Thursday, January 9, 2020

Travelers find a warm welcome and hot showers

[Sept-Oct 2019 Travelogue]

Leaving Craters of the Moon we head generally south and west towards Bruneau, Idaho with the intention of eventually finding our way south to warm sunshine.  We drive the length of the gulch created by the Bruneau River stopping to peer over the edge.

Bruneau Plateau
We consider camping here on the edge, but the lure of hot springs a mere 60 miles down the road keeps us going.

The road across the plateau is smooth dirt and the sky provides changing views of cloudiness.

Both the map and a Hot Springs website provide motivation to keep going.  We turn west to head down the gulch to the springs.

The small town is very quiet.  We drive on through looking for directions to the hot springs. The main road takes us away from town and begins a turn back up the other side of the gulch.
We discover a lovely campground here.

Campground Road

Wait - what about the hot springs?
We turn around and head back to a smallish road that appears to go towards the river.
And there is a human.  One human.  She says that the hot springs tub is just refilling now, but if we want to return in the morning, it should be ready.

Alas, in the morning there is no one around.  We test the water and find it still filling the swimming pool-sized hot tub with water much too hot to touch.

Our view leaving Hot Springs - Brrrr

And so we drive south.  Nevada we have misunderstood you. You are not border-to-Sierras flat desert.

We climb the western side of the gulch into the mountains on a narrow dirt road.

The sign warns us of a steep climb.  The angle on the sign makes it look treacherous but we guess correctly that the sign is a borrowed rotated steep downhill warning.

And it is more beautiful than scary.  It is curvaceous and single lane, but beauty is the prize that makes extreme alertness worthwhile.

At the top of the climb we come into the inviting town of Jarbridge, Nevada

The telephone photo caption is linked to a YouTube video of a drive through Jarbridge when it must be summertime.

Phone outside Jarbridge campground
The clean, hot showers in the bar at the Outdoor Inn more than make up for missing the soak in the hot spring.

The road out of Jarbridge heading south continues to deliver gorgeous views.

Stalled cow

Coming down out of the mountains, we run into traffic again.

Sunday, January 5, 2020

Hot Lava - thoughts to warm us

[Sept-Oct 2019 Travelogue]

It is raining.   We select our stop for the night because it will be easy.  It is Craters of the Moon National Monument in southern Idaho.  Astronauts train here, but the park was established in 1924, so that is not likely the origin of its name.  It is huge, this national monument of lava, covering about 110,000 sq miles.  When we are within range, Alex begins singing Hot Lava.  He is the best DJ in the land. Hot lava!  

Snow-topped cone in the distance

At the visitors center we discover that this is a young lava bed - at only 2,000 years old.  Seems like a good place to be in rain/snow.

Because it is raining  (scattered showers), Alex puts up our tarp. Once the tarp is up, we don’t want to undo it to take Q around the park, so we ride the 8 mile loop on our bikes, stopping to hike the trails and explore lava tubes.

Our site is #42 seen in first photo.
Elevation changes make every site private.
 The campground fills up while we are out.  Campers seem to tour the campground looking for their favorite site before settling in.  It is the Lava Flow Campground by name.  Keep it chill.  Park your RV and get outside to explore.  Now.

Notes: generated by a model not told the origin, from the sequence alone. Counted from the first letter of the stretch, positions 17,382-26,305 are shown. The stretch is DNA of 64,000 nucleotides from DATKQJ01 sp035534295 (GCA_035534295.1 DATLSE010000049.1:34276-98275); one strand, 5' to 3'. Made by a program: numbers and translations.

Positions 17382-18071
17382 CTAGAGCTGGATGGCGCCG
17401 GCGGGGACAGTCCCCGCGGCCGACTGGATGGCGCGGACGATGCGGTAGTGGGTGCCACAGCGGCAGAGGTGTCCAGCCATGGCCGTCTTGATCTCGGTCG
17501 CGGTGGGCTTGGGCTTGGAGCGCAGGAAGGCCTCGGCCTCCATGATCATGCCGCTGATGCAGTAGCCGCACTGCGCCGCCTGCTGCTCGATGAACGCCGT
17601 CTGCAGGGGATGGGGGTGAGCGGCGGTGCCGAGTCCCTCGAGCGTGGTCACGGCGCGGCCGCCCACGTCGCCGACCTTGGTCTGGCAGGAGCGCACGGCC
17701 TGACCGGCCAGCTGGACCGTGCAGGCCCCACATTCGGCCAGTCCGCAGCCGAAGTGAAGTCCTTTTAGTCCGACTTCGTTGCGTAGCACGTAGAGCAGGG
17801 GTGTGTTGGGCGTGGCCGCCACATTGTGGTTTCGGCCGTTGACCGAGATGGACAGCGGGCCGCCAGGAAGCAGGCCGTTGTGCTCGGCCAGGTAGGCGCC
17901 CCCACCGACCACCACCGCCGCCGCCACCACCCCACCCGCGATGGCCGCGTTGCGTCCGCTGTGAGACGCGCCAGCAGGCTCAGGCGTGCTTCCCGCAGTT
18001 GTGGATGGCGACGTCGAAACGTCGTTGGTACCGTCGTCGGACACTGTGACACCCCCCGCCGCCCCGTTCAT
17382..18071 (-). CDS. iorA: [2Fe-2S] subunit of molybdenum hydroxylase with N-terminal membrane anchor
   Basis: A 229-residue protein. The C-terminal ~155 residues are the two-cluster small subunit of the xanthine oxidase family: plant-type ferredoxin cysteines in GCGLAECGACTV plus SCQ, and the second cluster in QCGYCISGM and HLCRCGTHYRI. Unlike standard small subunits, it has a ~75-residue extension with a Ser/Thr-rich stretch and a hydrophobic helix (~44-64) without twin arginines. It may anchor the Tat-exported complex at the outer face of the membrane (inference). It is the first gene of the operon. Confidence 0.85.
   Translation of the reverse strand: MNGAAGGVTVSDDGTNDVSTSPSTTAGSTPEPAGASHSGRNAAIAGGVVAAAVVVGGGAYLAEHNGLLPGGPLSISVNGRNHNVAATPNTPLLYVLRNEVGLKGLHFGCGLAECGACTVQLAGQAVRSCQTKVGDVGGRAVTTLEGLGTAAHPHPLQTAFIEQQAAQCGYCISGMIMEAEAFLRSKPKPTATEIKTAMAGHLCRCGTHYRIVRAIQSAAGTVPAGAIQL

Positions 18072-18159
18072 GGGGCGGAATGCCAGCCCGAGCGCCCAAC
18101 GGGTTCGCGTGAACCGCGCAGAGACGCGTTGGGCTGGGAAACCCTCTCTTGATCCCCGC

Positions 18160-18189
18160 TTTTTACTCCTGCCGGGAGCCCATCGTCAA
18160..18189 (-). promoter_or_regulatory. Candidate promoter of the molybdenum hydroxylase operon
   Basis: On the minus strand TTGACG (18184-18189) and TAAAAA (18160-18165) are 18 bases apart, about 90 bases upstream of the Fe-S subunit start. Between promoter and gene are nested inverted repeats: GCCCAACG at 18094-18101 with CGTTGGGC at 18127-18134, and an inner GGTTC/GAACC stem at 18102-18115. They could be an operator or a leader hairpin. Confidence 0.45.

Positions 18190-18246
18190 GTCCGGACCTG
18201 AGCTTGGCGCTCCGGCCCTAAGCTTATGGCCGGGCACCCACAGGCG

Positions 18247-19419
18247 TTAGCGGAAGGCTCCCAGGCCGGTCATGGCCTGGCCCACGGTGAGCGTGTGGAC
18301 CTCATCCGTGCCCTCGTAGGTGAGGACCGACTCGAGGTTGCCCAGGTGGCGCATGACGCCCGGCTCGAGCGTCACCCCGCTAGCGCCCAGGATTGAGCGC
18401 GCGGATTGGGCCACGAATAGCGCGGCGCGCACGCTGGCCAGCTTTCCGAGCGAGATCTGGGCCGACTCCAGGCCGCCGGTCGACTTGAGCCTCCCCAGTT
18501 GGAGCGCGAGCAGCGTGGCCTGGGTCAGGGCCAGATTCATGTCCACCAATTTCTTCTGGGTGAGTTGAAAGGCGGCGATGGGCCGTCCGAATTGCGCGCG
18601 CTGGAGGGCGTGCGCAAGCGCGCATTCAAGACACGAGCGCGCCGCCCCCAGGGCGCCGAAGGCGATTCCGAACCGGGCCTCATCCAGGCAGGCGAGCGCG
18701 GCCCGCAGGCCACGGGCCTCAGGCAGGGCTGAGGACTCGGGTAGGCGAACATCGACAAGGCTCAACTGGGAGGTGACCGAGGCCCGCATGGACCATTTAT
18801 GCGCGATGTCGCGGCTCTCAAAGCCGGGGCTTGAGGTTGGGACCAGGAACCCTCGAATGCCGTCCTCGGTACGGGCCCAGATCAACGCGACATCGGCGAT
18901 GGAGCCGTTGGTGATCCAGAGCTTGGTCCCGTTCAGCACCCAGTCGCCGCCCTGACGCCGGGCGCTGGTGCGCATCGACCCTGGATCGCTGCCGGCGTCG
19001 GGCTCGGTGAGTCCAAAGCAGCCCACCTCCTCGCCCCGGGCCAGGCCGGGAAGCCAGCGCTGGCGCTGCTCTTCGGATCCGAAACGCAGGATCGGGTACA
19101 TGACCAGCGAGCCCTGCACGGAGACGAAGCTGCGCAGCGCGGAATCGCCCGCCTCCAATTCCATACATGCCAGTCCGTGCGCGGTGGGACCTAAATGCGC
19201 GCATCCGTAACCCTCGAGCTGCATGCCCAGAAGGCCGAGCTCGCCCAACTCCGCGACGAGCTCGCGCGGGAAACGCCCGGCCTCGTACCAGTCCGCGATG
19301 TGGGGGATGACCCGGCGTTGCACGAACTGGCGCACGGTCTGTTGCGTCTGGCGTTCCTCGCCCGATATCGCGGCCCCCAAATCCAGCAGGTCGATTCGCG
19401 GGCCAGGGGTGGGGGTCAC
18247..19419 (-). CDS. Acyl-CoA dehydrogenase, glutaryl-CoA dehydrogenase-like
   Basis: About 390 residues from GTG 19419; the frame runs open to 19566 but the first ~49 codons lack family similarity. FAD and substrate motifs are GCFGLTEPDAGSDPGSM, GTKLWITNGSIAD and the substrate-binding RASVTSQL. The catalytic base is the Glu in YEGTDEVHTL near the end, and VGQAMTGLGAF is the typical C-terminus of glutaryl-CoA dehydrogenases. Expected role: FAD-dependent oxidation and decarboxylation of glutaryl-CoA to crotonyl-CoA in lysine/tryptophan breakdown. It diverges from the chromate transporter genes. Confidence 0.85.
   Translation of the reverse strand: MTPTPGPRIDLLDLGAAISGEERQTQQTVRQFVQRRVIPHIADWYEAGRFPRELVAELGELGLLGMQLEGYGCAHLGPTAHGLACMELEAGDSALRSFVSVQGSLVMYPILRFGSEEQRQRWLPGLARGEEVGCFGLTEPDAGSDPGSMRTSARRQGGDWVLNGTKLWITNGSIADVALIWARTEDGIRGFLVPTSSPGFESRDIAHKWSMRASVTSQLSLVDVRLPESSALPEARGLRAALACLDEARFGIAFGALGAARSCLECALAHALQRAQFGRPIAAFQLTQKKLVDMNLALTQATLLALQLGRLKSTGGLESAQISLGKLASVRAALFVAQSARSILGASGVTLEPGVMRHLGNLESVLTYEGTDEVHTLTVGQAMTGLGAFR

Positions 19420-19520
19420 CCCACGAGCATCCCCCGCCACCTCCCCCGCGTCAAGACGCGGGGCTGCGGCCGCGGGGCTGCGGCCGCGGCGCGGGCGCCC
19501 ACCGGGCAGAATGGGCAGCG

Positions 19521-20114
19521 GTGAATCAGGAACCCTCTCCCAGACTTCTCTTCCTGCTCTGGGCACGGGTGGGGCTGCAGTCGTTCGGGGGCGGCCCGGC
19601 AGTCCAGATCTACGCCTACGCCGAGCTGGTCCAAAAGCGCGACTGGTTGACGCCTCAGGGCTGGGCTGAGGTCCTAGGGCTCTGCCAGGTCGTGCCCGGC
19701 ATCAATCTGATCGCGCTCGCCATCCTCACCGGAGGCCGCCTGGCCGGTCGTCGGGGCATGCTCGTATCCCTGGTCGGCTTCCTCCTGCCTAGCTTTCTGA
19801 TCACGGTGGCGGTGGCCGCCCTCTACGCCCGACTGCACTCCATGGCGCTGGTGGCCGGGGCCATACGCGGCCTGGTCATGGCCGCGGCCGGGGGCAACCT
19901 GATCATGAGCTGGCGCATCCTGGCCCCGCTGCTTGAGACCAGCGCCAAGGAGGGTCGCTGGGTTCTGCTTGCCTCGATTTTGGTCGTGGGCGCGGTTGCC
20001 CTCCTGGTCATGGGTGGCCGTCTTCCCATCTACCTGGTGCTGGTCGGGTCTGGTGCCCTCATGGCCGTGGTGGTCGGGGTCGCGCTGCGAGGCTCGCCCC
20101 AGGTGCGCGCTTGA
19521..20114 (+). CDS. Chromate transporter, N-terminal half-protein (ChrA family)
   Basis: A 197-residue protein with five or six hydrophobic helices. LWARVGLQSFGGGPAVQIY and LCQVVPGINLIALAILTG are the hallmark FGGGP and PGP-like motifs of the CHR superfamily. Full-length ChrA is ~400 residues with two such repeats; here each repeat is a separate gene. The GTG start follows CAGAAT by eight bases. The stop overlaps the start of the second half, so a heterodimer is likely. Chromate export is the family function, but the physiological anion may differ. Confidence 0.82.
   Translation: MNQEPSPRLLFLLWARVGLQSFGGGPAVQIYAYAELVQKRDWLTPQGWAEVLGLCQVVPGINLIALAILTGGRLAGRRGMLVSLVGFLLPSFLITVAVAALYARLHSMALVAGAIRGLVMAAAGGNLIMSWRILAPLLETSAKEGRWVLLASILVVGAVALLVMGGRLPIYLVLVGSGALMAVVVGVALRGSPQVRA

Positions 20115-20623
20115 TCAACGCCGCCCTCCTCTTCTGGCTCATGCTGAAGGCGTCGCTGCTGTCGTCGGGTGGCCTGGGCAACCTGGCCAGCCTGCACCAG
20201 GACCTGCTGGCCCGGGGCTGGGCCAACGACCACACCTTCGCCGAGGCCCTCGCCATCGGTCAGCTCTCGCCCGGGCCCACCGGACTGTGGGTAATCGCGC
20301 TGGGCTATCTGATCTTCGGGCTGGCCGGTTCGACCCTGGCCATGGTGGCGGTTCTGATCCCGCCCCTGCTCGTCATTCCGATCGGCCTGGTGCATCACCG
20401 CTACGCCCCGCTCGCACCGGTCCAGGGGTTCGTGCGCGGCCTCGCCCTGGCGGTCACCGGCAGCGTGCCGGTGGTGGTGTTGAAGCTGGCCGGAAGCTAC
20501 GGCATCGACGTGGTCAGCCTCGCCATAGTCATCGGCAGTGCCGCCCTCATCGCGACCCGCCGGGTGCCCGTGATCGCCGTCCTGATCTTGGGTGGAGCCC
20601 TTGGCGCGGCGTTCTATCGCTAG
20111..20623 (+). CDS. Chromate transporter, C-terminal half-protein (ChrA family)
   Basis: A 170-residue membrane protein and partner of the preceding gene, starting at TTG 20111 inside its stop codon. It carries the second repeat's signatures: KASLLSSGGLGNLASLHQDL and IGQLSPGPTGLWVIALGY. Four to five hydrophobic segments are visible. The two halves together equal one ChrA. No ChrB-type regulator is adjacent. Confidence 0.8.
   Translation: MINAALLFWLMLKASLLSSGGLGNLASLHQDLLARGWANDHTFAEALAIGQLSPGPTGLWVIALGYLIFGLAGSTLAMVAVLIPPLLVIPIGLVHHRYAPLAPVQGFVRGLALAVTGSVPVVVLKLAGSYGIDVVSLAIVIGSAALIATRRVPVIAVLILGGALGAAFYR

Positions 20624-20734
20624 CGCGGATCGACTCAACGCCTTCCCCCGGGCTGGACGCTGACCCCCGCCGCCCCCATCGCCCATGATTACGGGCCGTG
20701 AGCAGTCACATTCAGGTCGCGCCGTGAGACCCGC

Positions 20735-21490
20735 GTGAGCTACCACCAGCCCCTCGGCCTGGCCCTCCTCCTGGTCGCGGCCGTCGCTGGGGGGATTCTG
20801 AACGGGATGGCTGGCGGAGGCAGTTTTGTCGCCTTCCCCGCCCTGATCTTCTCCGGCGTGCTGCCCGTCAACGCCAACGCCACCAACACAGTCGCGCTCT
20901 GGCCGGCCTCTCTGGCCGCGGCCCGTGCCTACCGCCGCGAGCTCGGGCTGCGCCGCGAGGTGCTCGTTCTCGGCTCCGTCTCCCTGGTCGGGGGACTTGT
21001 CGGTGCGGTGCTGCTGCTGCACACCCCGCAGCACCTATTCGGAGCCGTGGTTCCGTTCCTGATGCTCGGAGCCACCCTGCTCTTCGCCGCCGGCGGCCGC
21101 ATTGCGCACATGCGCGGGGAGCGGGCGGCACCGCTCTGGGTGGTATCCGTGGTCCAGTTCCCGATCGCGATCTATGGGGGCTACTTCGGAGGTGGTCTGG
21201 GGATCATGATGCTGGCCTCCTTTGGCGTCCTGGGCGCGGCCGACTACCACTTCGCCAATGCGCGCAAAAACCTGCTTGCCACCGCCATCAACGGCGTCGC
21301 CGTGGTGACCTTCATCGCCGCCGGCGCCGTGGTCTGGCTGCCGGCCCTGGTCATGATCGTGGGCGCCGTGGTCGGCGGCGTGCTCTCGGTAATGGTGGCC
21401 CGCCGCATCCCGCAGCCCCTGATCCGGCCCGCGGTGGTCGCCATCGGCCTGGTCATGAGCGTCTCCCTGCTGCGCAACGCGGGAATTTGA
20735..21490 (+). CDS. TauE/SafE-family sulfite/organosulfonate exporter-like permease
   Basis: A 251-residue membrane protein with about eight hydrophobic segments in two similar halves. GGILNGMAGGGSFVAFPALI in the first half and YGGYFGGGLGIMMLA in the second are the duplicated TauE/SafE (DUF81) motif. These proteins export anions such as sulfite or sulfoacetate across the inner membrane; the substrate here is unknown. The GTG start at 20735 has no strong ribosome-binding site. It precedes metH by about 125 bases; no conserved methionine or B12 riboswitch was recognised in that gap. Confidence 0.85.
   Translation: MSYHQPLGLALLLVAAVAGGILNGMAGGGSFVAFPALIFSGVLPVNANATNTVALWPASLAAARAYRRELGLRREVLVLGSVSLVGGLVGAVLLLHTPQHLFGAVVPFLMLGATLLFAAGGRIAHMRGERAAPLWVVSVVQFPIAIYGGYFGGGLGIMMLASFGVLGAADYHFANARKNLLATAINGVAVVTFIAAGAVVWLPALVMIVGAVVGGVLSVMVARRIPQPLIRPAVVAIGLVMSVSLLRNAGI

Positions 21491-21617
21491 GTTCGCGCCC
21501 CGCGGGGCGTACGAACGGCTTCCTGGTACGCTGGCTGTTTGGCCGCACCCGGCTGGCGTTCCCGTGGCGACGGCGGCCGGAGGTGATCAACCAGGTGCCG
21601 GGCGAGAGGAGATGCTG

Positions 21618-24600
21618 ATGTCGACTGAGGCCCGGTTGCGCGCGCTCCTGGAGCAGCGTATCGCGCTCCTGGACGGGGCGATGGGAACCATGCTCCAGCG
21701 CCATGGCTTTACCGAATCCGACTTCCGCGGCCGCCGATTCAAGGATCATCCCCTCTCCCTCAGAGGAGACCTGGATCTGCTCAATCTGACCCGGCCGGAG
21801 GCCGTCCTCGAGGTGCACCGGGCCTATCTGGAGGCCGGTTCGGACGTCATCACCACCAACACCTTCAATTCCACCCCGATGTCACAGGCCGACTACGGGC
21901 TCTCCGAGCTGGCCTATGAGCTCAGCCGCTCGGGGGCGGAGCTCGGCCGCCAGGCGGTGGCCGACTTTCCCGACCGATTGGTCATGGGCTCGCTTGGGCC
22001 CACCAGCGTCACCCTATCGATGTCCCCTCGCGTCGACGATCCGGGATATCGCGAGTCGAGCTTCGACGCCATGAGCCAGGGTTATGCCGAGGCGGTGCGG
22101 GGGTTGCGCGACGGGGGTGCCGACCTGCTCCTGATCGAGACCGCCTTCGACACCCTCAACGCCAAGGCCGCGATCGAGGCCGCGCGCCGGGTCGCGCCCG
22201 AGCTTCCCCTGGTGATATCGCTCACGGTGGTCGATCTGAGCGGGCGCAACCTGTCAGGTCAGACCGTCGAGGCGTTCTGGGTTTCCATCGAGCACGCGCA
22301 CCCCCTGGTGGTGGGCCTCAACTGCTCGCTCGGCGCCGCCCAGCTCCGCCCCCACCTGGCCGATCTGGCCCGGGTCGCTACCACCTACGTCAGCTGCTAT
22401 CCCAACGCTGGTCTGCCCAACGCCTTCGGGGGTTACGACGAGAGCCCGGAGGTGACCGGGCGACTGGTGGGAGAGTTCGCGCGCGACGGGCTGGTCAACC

I recommend the strategy of taking bikes around the loop and allowing the day for hiking all over cinder cones.  The views are astounding.

Peaceful sight at the site of once violent volcanic activity

And the downhill ride back to the campground is exhilarating.  On fat tire bikes riding with arms extended like wings it feels like flying.

Friday, January 3, 2020

Campers seeking warmth

(Sept - Oct 2019 Travelogue)

It is sweet that technology allows me to watch and listen as grand-daughter, Olivia Ruby, sings from her Ruby book - singing the narration while accompanying herself on the piano.  It carries me through (a bit of fear and) the surprise and disappointment of missing a hike along Bear Creek to its source.

As we set out to hike, making plenty of noise, we see fresh bear tracks crossing the trail.  It has been raining so the impression is clear and clearly very fresh.  We carry bear spray and don't really feel threatened, but it doesn't seem quite fair to inflict bear spray on a little bear.  The tracks are smallish...and what if Mamma Bear is also nearby?

So we will leave the Bear Creek camp and continue on to seek some warmth further south.  The most direct route south is through Yellowstone National Park. We’ve both explored the park a lot over the years, so we are just using the roads, and really enjoying the beauty.  We drive along the Yellowstone River to Norris and then head west towards west along the Madison River.

We stop briefly outside the park to appreciate Quake Lake and the big water that created it during the 1959 earthquake

Our plan is to evade the snow storm and head south, but we drive only so far on the Johnny Ridge Road - and find ourselves on top of the Gravely Range where the views invite staying awhile.  We fall asleep to the sound of thunder in the distance and ice pellets on Q's roof.

In the morning we awaken to a frozen world way up in the clouds. It is slow going along the crest of the range until we descend into the really lovely Ruby Valley. We continue driving south on dirt roads, not minding a bit that it is slow going – the views are just so beautiful.
Ruby River

What makes progress so satisfyingly slow?

These roads are unpaved and there has been some rain recently, but there isn't much car traffic to slow us down.

Traffic in the Ruby Valley